Saturday, August 13, 2011

They Can Pay Me Not To Fly And Waste Even More Money

Government pays for empty flights to rural airports

"On some days, the pilots with Great Lakes Airlines fire up a twin-engine Beechcraft 1900 at the Ely, Nev., airport and depart for Las Vegas without a single passenger on board. And the federal government pays them to do it.

Federal statistics reviewed by The Associated Press show that in 2010, just 227 passengers flew out of Ely while the airline got $1.8 million in subsidies. The travelers paid $70 to $90 for a one-way ticket. The cost to taxpayers for each ticket: $4,107.

Ely is one of 153 rural communities where airlines get subsidies through the $200 million Essential Air Service program, and one of 13 that critics say should be eliminated from it. Some call the spending a boondoggle, but others see it as a critical financial lifeline to ensure economic stability in rural areas.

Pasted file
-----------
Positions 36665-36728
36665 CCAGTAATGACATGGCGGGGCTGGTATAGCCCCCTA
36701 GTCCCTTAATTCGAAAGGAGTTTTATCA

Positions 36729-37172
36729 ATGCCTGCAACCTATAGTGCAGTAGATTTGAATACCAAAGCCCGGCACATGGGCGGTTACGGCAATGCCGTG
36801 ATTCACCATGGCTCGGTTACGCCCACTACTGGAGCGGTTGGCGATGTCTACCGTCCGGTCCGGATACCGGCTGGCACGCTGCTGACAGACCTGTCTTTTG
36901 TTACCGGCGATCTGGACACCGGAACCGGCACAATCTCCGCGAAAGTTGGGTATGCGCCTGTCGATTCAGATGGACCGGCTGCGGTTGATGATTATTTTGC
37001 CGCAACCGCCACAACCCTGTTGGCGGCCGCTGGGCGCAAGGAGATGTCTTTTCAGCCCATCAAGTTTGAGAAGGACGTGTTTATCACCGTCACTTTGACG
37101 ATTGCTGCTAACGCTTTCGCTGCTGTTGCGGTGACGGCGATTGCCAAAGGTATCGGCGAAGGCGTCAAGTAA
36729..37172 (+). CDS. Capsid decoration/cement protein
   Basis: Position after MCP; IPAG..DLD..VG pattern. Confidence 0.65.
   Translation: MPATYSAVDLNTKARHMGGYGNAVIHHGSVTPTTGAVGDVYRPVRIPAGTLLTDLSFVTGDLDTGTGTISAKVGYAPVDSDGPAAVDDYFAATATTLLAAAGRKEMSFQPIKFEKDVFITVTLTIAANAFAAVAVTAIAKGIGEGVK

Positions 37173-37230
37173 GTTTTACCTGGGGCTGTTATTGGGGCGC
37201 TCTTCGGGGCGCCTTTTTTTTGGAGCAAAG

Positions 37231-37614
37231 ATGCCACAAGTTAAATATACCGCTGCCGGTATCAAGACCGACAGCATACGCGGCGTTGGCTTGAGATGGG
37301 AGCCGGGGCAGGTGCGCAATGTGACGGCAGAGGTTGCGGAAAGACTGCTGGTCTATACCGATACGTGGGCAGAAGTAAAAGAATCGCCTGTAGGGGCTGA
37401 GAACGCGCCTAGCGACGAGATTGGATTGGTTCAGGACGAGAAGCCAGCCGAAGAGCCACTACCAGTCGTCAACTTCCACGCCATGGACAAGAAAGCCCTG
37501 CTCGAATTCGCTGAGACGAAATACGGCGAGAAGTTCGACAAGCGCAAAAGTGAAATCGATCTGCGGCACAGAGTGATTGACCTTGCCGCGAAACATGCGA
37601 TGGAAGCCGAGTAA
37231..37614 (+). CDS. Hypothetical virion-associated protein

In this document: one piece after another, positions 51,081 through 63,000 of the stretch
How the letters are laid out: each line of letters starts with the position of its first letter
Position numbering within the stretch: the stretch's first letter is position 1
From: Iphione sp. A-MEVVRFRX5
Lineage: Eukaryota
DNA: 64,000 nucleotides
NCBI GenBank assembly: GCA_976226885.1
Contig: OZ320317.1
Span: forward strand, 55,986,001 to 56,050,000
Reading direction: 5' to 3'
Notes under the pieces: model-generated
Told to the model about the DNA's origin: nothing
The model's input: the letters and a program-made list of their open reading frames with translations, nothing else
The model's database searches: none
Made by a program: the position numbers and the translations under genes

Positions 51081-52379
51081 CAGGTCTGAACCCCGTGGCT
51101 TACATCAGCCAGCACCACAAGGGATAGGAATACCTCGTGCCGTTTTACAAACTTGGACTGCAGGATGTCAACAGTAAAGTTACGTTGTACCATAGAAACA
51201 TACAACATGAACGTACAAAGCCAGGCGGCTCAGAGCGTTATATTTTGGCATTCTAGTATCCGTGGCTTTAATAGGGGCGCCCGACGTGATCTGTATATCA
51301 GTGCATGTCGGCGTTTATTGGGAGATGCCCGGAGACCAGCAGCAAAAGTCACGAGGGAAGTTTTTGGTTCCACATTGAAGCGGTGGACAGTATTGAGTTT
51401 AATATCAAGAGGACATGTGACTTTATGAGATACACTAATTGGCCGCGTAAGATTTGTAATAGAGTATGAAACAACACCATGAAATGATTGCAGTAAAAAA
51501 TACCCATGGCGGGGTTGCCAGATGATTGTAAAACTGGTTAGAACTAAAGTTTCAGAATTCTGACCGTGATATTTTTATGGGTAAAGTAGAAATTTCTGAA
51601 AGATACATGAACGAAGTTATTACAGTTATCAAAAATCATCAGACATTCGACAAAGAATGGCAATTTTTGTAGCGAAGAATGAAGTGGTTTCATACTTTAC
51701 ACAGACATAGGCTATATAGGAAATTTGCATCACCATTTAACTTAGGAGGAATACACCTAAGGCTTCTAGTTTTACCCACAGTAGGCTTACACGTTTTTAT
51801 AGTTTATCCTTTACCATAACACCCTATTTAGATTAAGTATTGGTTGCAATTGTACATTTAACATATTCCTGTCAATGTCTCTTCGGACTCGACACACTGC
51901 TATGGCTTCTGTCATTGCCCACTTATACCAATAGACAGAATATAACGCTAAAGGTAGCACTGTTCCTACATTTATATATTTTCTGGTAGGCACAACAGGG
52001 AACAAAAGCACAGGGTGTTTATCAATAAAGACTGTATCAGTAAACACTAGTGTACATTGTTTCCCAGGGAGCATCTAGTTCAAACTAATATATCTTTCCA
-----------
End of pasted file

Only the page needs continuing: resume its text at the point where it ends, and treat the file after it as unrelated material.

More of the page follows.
Steve Smith, executive director of the Jackson, Tenn., airport authority, also has seen empty or near empty flights take off, since the airlines get paid per flight, not per passenger. The subsidy amounted to $244 for each of the 2,514 people who flew out of Smith's airport last year, though few if any passengers knew that.

"They fly the empty plane so they can still get the money," Smith said."


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